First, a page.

If his old friend says he's seen I t many times before of him, as hard as it is for you maybe just leave him to it until he comes out of it again. This has happened to be before, when I was younger. It was almost like a deep, dark episode that would culminate in a complete rejection of reality, and all that entailed - it was like my brain would just say "nope - can't deal with you today world". And I'd shut off. And in a way there was almost a self distraction element in there too of shutting myself off from my fiancé because i just couldn't take his eyes looking at me, seeing my behaviour etc. I just wanted to go away from where eyes could see me and just be on my own to work through it, it wasn't anything to do with my other half. I wouldn't take it personally - I think him knowing you're there for him would mean everything to him, once he's out of the fog enough to see it x

Toomanymarsbars Wed 15-Jun-16 10:37:33

*self destruction

Toomanymarsbars Wed 15-Jun-16 10:38:21

But don't put your life on hold for him. That's not fair on you x

princessmi12 Wed 15-Jun-16 10:57:22

OP, its just the way he is
I don't think hes breaking up with you or has anti relationship switch .
He just needs that time alone and when hes dealt with his emotional issues (more like mental health issues) he will be back in touch,normal as nothing ever happened. Don't take it personally.
My DP does it sometimes,he just locks himself up in his flat for few days,doesnt go out,doesnt communicate with outside world , and me.I suspect for reasons PP described-doesn't want me to see him in this state.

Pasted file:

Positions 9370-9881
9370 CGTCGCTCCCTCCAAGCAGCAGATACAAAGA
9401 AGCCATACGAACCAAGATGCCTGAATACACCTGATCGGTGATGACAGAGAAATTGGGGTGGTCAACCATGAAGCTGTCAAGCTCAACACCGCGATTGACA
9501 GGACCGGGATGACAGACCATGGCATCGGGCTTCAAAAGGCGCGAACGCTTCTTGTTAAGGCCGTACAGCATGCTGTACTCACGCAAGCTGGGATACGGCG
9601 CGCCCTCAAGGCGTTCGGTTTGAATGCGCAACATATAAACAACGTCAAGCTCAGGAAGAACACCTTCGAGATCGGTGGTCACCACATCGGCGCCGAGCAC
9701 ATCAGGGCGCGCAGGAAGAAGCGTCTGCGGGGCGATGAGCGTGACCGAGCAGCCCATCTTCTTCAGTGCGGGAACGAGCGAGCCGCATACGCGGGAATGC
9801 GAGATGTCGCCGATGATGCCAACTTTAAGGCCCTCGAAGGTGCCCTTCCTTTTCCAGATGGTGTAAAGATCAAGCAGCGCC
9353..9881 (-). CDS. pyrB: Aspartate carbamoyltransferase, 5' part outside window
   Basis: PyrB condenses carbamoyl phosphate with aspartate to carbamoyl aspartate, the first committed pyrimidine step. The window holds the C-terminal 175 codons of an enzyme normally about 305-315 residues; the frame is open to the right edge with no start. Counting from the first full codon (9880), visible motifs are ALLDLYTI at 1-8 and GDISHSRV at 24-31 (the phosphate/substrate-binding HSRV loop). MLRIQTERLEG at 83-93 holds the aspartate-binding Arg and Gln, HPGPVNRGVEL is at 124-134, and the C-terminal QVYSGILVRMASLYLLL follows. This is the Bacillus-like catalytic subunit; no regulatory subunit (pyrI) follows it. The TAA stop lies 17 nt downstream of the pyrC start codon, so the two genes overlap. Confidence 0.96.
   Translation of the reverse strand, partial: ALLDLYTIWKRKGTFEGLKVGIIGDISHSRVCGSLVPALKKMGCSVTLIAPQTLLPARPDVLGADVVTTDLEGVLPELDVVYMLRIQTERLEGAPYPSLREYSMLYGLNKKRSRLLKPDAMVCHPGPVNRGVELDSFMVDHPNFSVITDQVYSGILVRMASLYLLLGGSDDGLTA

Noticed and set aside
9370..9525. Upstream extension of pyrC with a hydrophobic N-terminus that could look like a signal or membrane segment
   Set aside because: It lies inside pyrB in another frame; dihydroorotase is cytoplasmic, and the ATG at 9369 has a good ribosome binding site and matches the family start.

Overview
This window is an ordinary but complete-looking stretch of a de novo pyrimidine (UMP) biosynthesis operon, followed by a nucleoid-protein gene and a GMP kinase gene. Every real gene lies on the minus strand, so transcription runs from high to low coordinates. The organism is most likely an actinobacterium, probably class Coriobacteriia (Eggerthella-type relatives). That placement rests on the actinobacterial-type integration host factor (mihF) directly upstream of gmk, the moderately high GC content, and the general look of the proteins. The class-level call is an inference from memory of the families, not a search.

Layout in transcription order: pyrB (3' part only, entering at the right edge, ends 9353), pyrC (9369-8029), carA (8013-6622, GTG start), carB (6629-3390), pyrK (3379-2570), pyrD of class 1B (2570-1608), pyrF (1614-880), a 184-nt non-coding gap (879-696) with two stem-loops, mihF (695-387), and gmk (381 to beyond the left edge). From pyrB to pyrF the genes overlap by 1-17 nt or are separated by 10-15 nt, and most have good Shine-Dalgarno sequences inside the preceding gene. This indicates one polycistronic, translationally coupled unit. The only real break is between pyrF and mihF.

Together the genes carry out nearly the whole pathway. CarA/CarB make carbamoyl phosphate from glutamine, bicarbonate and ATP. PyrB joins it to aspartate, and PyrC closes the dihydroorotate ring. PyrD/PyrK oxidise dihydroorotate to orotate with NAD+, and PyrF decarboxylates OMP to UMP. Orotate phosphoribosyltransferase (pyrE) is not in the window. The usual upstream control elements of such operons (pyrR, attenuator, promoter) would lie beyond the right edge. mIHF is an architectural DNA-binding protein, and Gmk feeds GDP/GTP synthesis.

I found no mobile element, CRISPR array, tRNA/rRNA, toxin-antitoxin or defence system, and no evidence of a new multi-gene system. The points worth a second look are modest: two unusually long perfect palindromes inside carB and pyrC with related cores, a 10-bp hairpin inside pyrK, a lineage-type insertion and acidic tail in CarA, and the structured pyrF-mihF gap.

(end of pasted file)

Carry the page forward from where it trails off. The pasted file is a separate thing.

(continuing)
The most important thing here is to understand is that you not done anything to trigger it and him shutting off has nothing to do with you. Its up to you if you can deal with it ,on a regular basis.Yes I think it will happen again without a warning ,but will pass..until next time.

Louisy20 Wed 15-Jun-16 13:11:36

Thank you all for your replies. I do actually think it's a depressive episode rather than anything else. He had a difficult childhood and I think every so often the anger and resentment he feels bubbles up - and rather than target me (or anyone else) he would rather shut himself away. As this is the first time in 2 years, I do want to be here for him. Hopefully at some point we can talk about this - maybe suggest counselling. He did have some years ago which he said helped. And also maybe work out what triggered this - he was (or seemed fine)

DontDead0penlnside Wed 15-Jun-16 13:36:06

OP, on the very random off chance, he doesn't hail from the Bristol area and have a name beginning with M does he?

category12 Wed 15-Jun-16 13:42:05

I know someone like this. He loses his relationships when he has these episodes, but can't seem to change his pattern of behaviour.

I think you might be better off out of it, but if you hang on, don't fool yourself that you can help him change. If you hang on, be clear this is what it will be like and enjoy the good times and occupy yourself in the shut out times.

princessmi12 Wed 15-Jun-16 16:30:39

couldn't agree more

RunRabbitRunRabbit Wed 15-Jun-16 16:44:11

Are you a mental health professional? If not, stop trying to set yourself up as his talking therapist.

Do you really think he has never thought about having counselling?

It sits wrong with me that you would push him to manage his mental health issues differently because of your needs.

He seems happy with how he handles himself. His friends say he sorts himself out OK. He has made sure he hasn't taken it out on you. That sounds fine. Who are you to decide he has to change just to suit what you want out of a relationship?

Louisy20 Wed 15-Jun-16 17:30:29

No - he doesn't come from Bristol although he was based there for a year or two! But his name doesn't begin with M 🤔

DontDead0penlnside Thu 16-Jun-16 06:59:18